A_mul_B! overwrites elements in an array

I am using DifferentialEquations and I have following preallocated arrays of the type Array{Array{Float64,2},1}:

lay1mul = fill(zeros(n,n),g+1);
views = fill(zeros(n,n),g+1);

Then, in the derivative function I am filling those arrays:

for i=1:1:g+1
  views[i] = view(x,:,:,i)
  A_mul_B!(lay1mul[i], views[i], views[i])

(x is generated with ‘rand(n,n,g+1)’ )

I expected lay1mul to contain g+1 possibly different arrays of type Array{Float64,2}.
But all g+1 elements are the same.
It means that running ‘A_mul_B!(lay1mul[1], views[1], views[1])’ fills all elements of lay1mul to the same value.

P.S. I am still using Julia 0.6.4.

See https://github.com/JuliaLang/julia/issues/29168, views = fill(zeros(n,n),g+1) creates a vector with the same matrix in each position, e.g.

julia> A = fill(zeros(2,2), 2);

julia> A[1] === A[2]

and thus when you change A[1] A[2] (which is the same object) will also change:

julia> A[1][1] = 42; A
2-element Array{Array{Float64,2},1}:
 [42.0 0.0; 0.0 0.0]
 [42.0 0.0; 0.0 0.0]

To get a vector of g+1 separate arrays you can use

lay1mul = [zeros(n,n) for _=1:g+1]
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Ow, you are right, that initialization was a problem.

But I have one more question. Looking more at the variables I noticed that

julia> lay1mul[1]===lay1mul[2]

But views (after for loop) contains different elements and

julia> views[1]===views[2]

What is the reason for this behavior? Is it because after using view() elements of views point at different parts of memory and they are not linked anymore?

@yha Thanks! I’ve been looking for 15 minutes for one-liner to do it.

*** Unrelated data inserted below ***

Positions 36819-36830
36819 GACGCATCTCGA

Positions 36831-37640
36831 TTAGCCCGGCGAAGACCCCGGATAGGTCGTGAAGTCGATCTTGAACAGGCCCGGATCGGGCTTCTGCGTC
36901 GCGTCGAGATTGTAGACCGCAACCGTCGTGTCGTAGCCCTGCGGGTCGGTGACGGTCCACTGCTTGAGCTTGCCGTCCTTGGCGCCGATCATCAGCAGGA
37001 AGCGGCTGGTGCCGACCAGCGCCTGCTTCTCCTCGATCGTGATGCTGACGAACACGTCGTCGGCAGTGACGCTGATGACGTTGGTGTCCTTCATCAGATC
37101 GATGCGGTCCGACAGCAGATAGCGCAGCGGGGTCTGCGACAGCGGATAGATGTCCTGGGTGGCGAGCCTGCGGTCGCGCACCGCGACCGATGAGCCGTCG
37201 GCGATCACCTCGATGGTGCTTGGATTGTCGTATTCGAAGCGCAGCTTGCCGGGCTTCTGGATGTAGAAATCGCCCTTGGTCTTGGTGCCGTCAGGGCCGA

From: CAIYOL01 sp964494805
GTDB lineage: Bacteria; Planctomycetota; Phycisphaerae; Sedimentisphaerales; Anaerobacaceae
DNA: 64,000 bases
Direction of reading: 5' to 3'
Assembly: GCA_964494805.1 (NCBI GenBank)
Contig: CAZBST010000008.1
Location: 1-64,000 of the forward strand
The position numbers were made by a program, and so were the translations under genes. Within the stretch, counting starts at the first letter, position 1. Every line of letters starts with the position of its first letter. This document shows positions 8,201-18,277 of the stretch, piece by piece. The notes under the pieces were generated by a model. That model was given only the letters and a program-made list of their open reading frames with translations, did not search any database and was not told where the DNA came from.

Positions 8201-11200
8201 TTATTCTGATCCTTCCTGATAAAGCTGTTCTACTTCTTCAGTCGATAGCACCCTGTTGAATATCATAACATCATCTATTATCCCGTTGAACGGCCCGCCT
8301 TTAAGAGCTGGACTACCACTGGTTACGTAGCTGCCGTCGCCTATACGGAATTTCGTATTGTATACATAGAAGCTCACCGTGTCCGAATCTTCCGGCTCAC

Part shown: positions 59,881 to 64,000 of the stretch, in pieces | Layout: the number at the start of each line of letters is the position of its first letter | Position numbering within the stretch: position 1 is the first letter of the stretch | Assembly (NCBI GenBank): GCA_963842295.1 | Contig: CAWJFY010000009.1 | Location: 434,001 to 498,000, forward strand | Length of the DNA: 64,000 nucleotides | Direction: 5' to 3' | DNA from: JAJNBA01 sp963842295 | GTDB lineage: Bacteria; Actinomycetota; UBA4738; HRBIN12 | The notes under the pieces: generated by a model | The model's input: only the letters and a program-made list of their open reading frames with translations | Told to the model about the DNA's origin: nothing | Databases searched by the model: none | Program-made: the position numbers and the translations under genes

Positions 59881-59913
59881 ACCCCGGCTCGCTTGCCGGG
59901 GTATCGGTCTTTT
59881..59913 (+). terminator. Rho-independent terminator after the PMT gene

This line is maybe not doing what you are thinking it is doing.
Unless I am mistaken, this is actually doing a deepcopy:

views[i] = view(x,:,:,i)

It is creating a view, but then a new array is created in views, to which the data from the view is deepcopied:

julia> n = 500

julia> g = 3

julia> x = rand(n,n,g+1);

julia> views = fill(zeros(n,n),g+1);

julia> i = 1

julia> @time views[i] = view(x,:,:,i);
  0.000760 seconds (10 allocations: 1.908 MiB)

julia> @time views[i] = view(x,:,:,i);
  0.000387 seconds (10 allocations: 1.908 MiB)

julia> @time v = view(x,:,:,i);
  0.000016 seconds (8 allocations: 304 bytes)

julia> @time v = view(x,:,:,i);
  0.000014 seconds (8 allocations: 304 bytes)

julia> @time views[i] = v;
  0.000451 seconds (6 allocations: 1.908 MiB)

julia> @time views[i] = v;
  0.000561 seconds (6 allocations: 1.908 MiB)

Even if you actually created the views, by doing something like

views = Array{Any}(undef, g+1)

You would still end up with distinct views which might be pointing to the same underlying memory due to the issue listed above.

1 Like